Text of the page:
tensile strength charts for the interface were developed as a function
of varying moisture content. A new fundamental strategy to test
and predict the reliability of critical interfaces in IC’s
substrate and packages was demonstrated.
To demonstrate this strategy, a
polyimide/nitride/ oxide/Si multilayer system from an IC was chosen
and quantitative measure of degradation of in the fundamental tensile
strength of interfaces due to controlled environment of moisture,
temperature and hold time was presented. The key to afford this
strategy is the Laser
Spallation Technique which is capable of measuring the fundamental
tensile strength and the FTIR spectroscopy which is capable of quantifying
the quantity of moisture present in the sample. The strategy allows
the prediction and optimization of device reliability during the
design phase itself avoiding the time consuming accelerated tests
that are presently employed by the industry.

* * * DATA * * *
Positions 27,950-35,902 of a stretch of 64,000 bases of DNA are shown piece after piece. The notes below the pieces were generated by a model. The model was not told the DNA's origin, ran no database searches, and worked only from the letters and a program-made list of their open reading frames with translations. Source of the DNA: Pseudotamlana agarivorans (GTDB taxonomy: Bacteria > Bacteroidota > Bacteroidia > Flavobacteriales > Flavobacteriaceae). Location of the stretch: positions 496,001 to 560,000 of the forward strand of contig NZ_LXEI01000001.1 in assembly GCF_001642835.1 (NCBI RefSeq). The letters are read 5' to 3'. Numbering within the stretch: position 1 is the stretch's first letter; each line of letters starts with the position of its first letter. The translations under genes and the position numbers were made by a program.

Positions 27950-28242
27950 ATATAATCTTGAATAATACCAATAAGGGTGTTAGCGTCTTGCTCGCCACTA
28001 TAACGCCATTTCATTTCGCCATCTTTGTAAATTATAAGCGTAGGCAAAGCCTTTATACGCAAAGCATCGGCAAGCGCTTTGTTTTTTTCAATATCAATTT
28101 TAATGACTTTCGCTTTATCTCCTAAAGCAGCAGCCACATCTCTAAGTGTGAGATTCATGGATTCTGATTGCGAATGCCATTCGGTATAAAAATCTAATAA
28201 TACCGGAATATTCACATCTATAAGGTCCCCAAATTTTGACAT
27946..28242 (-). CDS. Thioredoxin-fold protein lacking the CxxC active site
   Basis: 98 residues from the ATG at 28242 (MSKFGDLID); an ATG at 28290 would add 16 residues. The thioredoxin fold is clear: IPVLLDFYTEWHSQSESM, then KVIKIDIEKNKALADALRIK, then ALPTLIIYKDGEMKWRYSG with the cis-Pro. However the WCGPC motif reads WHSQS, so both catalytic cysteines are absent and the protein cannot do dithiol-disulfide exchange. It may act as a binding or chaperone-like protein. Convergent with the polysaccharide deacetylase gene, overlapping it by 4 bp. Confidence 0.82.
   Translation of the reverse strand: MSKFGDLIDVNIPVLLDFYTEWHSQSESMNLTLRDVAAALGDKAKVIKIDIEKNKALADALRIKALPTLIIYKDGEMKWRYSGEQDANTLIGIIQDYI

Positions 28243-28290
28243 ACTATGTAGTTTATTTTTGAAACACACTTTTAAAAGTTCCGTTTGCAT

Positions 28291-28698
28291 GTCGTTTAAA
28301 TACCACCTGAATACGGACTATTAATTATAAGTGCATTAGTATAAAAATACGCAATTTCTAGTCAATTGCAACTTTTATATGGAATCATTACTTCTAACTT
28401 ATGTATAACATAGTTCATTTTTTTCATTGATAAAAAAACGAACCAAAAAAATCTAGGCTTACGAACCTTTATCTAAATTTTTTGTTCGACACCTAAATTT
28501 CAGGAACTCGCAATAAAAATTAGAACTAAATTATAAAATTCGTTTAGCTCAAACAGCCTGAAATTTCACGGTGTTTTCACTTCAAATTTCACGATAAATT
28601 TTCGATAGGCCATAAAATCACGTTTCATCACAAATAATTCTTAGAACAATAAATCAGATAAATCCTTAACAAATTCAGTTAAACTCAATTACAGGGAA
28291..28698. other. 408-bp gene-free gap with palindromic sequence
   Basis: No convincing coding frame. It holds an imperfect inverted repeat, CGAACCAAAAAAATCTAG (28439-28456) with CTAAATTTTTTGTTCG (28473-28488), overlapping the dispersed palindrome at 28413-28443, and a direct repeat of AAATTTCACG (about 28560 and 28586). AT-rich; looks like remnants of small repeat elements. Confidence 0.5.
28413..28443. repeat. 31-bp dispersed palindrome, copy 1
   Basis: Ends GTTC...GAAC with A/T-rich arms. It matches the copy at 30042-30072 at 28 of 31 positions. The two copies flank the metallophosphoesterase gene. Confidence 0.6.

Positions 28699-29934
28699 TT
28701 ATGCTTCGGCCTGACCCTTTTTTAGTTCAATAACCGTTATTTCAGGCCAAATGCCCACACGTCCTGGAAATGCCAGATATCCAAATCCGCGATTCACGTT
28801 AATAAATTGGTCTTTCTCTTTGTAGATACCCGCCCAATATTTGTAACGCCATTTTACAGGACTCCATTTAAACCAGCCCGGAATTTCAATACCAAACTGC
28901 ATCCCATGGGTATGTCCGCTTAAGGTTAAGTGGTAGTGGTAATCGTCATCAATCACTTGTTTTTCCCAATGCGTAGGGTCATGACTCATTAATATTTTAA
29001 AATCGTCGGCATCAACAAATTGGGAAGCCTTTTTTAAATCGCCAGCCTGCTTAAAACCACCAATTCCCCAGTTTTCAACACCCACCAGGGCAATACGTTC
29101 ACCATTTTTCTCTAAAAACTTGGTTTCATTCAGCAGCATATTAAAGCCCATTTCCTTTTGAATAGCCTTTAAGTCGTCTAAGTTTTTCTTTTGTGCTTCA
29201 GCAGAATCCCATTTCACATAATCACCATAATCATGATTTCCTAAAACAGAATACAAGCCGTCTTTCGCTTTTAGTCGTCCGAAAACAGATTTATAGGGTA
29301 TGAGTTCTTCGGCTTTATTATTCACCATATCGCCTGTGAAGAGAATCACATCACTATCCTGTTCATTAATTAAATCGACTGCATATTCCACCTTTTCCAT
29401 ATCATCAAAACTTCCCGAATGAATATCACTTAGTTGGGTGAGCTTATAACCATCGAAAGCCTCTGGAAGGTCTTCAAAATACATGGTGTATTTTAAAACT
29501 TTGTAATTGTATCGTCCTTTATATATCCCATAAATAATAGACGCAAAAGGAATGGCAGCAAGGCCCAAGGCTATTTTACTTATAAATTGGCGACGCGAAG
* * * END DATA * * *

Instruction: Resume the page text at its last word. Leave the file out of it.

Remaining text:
Figure on the left is a schematic of the sample used
during experimentation, while the figure on the right is the result
of our analysis
focus of this research is to address fundamental issues related
to separation of basic features of lines, squares, and circular
patches of varying geometrical dimensions deposited on a mother
substrate and understand the mechanism of transfer to a target substrate,
including issues of bonding at the landing sites.
To bring out the advantages over traditional approaches,
features made from Al, gold, and polysilicon, shall be considered,
and transferred to flexible polymeric tapes, and Si wafers. As a
demonstration of future potential in constructing MEMS structures,
three basic building blocks-a beam bridge, a membrane diaphragm,
and an IC circuit on a flexible substrate, that are common to several
useful MEMS structures shall be developed.
More information to come shortly!